Store-Bought Pie Greetings

This Thanksgiving, I am taking it easy. No gourmet brined, free range turkey in the oven. No ham hock waiting to drench green beans in tasty fat. No smell of fresh baking bread in my house. No home made pie.

Nope, I'm taking it easy this year and being grateful to let someone else cook. Grateful for the break from work. Grateful for the three books I am reading and will have time to read over the next few days. Let's make a list of what I'm grateful for this November:

  • Chinese food for lunch
  • 2 and a half days off work
  • People who work those days
  • My massage therapist
  • My acupuncturist
  • Volunteers who are more like aunties to me
  • Staff that are like sisters
  • My sister in general and the family picture she is organizing for us
  • The warmth of my home and my shoes
  • Hot baths
  • Stores that are open the day before Thanksgiving and that sell me pie and rolls
  • My mom's health at last
  • Jovi's health
  • Boxing and boxing buddies
I am taking it easy and just being in awe of the end of a year that has been one marathon of an endurance test. Like the end of a race well-done, finish line in sight, cheers around you, glow of your effort, elation of exhaustion, a rest well-earned. 


It's Gravy

Dinner last night: homemade chanterelle gravy on baked potatoes.  The stock came from the liquid drained off of several pounds of wild harvested chanterelles. While the liquid was still hot, I added in homegrown rosemary and parsley, pepper, and a dash of salt. I let that cool and then strained it. Last night I added a brown butter roux to thicken it.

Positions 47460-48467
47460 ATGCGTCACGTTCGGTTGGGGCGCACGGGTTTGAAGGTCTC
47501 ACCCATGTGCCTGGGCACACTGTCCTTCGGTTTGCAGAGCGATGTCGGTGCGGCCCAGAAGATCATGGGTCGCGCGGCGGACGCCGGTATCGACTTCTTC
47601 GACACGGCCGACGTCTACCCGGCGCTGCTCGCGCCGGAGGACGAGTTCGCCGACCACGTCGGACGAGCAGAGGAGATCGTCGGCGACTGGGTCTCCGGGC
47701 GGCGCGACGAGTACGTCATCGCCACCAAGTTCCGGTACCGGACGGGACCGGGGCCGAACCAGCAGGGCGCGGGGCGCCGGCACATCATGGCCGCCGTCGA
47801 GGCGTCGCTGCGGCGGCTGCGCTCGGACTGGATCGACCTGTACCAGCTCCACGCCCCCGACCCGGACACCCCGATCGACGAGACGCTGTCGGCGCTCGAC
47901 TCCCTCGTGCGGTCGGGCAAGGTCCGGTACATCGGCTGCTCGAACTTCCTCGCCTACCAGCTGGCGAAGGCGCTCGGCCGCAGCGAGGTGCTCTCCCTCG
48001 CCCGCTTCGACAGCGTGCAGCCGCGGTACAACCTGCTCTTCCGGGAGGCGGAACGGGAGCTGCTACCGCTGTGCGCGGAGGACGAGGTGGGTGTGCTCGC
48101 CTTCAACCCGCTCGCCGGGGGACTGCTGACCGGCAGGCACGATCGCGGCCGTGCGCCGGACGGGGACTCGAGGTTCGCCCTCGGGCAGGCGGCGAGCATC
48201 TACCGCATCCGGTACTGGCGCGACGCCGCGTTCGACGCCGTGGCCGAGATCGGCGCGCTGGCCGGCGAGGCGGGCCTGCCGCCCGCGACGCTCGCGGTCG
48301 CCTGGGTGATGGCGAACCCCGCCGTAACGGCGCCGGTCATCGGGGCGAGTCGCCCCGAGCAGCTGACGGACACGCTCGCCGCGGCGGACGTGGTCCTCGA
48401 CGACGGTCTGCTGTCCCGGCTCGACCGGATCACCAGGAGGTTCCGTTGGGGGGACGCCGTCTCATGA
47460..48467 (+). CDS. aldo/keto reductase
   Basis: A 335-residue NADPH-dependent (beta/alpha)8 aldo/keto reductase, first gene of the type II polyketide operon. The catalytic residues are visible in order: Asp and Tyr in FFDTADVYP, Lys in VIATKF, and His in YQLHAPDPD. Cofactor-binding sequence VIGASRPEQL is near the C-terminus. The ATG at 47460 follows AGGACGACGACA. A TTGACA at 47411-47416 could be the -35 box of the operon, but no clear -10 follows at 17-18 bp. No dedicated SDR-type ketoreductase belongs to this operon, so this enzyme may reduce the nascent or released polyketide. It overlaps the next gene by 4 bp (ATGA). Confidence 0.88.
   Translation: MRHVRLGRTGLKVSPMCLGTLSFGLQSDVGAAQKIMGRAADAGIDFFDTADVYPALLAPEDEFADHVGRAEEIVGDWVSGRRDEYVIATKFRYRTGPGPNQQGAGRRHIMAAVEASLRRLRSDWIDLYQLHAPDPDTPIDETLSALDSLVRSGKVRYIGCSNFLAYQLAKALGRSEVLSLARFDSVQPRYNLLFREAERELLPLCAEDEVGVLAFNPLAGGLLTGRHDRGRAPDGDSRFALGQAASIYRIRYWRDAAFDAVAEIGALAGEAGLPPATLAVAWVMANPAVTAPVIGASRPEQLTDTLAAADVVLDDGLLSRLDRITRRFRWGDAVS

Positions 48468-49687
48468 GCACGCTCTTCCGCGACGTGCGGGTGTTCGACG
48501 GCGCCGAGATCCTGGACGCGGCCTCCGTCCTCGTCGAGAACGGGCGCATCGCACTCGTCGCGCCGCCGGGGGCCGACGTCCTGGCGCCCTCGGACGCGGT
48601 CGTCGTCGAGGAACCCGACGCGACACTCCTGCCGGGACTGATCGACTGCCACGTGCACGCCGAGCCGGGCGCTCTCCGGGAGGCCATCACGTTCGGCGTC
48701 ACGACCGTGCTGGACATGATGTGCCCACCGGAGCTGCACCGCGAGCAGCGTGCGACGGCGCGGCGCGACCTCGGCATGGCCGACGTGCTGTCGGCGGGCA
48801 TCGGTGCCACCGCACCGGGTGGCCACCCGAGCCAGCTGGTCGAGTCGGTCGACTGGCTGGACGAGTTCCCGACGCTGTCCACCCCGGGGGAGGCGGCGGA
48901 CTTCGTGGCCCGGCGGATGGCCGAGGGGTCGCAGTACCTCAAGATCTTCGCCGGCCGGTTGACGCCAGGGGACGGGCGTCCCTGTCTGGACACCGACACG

It was goodness.


Wild Weekend

So after a week of feeling like crap to the point that I spent all of Friday on the couch in front of the TV, I had a wild weekend. A Pacific Northwest wild weekend. Two of Jovi's dragon boat buddies took us up to the Coast Range to harvest wild chanterelles. After just over an hour, we had grocery bags full of mushrooms and one very wet and happy mountain dog. Not only did we find chanterelles, we also found lobster mushrooms. I'd never heard of these and have never eaten them, but was reassured they are edible. Although we did end up with a flat tire, we came back with at least $150 to $200 worth of mushrooms!

This morning I made a lobster mushroom frittata with homegrown garlic, chard and parsley. Then we washed all the chanterelles and fried almost all of them up for freezing. The water they put off I have drained and will use to make mushroom gravy! I will dry the rest of the mushrooms. The house smells delicious!

Lobster Mushroom

Frying up lobster mushroom
Adding garlic, red pepper & green onion
Bag o' chanterelles


Fall Upon Us

Feels like winter this week. I'm not opposed to this. The garden is sleeping - onion, shallot and garlic babies tucked in. The rain garden seems to be doing its job and long neglected indoor projects are beckoning.

So, I've taken up the rug hooking again that my mom bought me last year. I swear this project is going to take me forever. I do enjoy the meditative state that the repetitive poke and pull can get me into. Cup of hot chocolate with homemade marshmallows by my side, cozy in my warm house, maybe the smell of something hearty on the stove or sweet baking in the oven. OR, Chinese take-out in my belly. The soft feel of the wool that I'm weaving into a picture. An appropriate message "Rain, Rain, Go Away..."

Each new section I complete makes me feel closer to my mom. Rug hooking was one of the first creative endeavors, aside from cooking, that I watched her take up. She's good at it and yet she's very critical of her pieces. I've learned something about myself through watching her struggle with her own perfectionism.

It's also been something that I've desperately wanted her to teach me. Desperately, because I feel her mortality tugging at me this year. She has been diagnosed and undergoing treatment for colon cancer. It's colored everything I've experienced since the night she called to tell me they'd found a mass on her colon and would go in for surgery two days later. Missouri has never felt so far away to me. It's made making my own little home and my connection to this plot of land tenuous feeling. Hooking the rug, I weave my thoughts about our relationship, my relationship to this house, to my history, tangible. It anchors them to the linen. Invisible to the viewer, but embedded there for me.

I'm new to this.